By CELIA STRONG
If a person never learns anything else about wine, they must know there is always another wine to be tried.
New region. New grape varieties. New vintages of old favorites at the very least.
It’s all hard work but someone has to do it.
This week’s new, for many, includes a new region and/or a new variety.
Puglia, or Apulia in Italian, is one of Italy’s 20 DOC wine regions. It is located on the back and bottom of the Italian “boot.” It is the “high heel” of the boot and makes up the very southern east coast on the Adriatic.
This area has a Mediterranean climate with dry summers and mild winters. Puglia’s wine making history dates back to the ancient Greeks.
Historically, Apulia produces large quantities of rugged and deeply colored wines. They have 25 DOC regional designations.
Some are not so wonderful, less expensive, locally favored wines. But, others are awesome. Discovered by searching out the new, tasting, and knowing the grape varieties that are used.
The Salento area is located at the southern end of the region and is the source for many wines. Salice Salentino (sa-lee-chay sahl-len-tee-no) is one of the better known DOCs that has better wines.
The Salice Salentino DOC was established in 1976, but its wines have records dating back to the 6th century, B.C. Today, the whole Apulian wine industry is just starting to expand itself.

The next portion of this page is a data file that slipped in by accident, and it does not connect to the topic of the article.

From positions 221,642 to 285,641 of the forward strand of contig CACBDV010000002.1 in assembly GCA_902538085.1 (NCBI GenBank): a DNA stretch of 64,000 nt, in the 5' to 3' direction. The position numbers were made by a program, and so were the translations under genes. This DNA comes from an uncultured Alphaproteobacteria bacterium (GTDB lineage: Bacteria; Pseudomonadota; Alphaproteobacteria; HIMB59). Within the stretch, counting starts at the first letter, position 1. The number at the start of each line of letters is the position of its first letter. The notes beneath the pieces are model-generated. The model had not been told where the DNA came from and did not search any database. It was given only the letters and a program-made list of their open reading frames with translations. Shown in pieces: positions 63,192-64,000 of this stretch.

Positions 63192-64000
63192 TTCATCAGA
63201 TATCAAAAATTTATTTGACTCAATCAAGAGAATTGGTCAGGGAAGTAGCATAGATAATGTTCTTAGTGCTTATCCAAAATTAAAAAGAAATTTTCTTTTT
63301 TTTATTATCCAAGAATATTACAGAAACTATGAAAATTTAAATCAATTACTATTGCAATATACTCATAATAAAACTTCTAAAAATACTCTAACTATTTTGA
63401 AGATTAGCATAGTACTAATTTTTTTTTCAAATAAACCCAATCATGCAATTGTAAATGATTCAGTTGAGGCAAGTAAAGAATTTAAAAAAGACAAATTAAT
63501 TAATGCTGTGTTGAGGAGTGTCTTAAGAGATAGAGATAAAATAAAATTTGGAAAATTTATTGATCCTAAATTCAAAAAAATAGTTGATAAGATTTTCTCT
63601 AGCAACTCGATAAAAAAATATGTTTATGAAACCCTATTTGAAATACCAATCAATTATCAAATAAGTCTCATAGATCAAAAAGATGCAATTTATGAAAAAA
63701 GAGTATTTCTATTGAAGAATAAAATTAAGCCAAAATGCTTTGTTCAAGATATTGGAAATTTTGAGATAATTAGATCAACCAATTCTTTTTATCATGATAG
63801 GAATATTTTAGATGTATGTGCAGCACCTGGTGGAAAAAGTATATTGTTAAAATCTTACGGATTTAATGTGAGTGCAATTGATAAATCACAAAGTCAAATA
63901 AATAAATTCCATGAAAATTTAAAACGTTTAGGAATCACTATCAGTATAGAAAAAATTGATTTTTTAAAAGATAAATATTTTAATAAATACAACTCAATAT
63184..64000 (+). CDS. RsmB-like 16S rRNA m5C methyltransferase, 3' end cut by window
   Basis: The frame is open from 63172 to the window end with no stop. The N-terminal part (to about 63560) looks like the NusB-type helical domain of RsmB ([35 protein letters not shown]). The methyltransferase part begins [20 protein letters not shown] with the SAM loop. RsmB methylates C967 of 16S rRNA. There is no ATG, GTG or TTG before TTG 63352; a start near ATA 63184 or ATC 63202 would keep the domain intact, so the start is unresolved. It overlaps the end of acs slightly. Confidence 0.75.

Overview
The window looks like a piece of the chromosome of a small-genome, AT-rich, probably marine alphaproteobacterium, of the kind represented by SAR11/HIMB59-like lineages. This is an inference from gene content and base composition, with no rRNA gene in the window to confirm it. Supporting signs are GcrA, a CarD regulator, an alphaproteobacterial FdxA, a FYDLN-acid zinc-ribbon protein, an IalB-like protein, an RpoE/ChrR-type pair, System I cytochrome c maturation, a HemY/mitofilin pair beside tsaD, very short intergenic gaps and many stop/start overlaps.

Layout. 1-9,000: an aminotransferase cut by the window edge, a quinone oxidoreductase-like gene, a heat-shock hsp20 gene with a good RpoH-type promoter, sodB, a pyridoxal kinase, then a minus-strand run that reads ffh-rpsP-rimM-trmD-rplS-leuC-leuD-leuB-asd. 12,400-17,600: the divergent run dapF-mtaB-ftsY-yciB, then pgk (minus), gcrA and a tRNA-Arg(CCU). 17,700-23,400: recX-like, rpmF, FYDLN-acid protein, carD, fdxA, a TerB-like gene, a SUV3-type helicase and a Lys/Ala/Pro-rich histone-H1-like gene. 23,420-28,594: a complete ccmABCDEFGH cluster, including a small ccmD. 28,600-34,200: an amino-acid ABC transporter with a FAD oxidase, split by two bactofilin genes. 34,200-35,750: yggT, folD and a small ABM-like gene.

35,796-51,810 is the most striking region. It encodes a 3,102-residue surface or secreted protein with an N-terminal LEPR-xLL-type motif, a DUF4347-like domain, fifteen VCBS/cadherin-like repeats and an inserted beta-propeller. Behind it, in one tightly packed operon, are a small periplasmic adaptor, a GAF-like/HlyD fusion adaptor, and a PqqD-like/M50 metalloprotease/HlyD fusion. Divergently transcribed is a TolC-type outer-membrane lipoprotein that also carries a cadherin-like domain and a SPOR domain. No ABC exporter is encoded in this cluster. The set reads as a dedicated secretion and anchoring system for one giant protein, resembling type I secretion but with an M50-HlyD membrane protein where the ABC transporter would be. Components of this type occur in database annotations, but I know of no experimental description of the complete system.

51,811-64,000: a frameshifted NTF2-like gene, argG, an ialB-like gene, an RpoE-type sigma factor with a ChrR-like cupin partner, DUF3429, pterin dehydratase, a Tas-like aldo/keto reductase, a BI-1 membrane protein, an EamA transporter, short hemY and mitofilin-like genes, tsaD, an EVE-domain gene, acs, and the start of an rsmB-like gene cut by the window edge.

These wines are mostly reds, with small productions of rosé and white. Negroamaro (literally translated
as black or dark and bitter) and Malvasia Nero are the two main grapes allowed in the red wines.
The basic reds have no aging requirements, although reserve wines can require 24 months of aging.
Most producers, today, are trying to make less traditional wines in favor of well-crafted, more fruity wines. Not limiting themselves to just local varieties.
These wines are well-received. Locally and exported. Although, they may not have DOC status.
Castello Monaci is located in the center of the Salice Salentino DOC. They have a 16th century castle that was once run by Basilican monks. It has been owned by the same family since the 19th century.
Monaci has an awesome record for wines made from Negroamaro and Malvasia Nero. Mostly from 350 acres of vineyards that they own.
Coribante is a new red wine in the Monaci portfolio. It is a blend of Syrah and Malvasia Nero. New grape and old traditional grape.
These grapes grow in mostly clay soil, in very warm vineyards. The vines are an average of five years old. After harvest and crushing, each variety is fermented separately. At controlled temperatures in stainless steel vats. The Syrah stays in its stainless steel tanks while the Malvasia Nero goes through a
malolactic fermentation and sits in barriques (wood barrels) for 12 months.
The finished, blended, wine is a concentrated deep red color with hints of purple. It has aromas and flavors that include cherries, raspberries, elderflowers and hints of black pepper.
This wine is fairly full bodied, intense, smooth, juicy and has enough tannins to pair well with red meat, pasta and meatballs, strong cheeses and more.
For $11.99 at Bill’s. Awesome. Enjoy.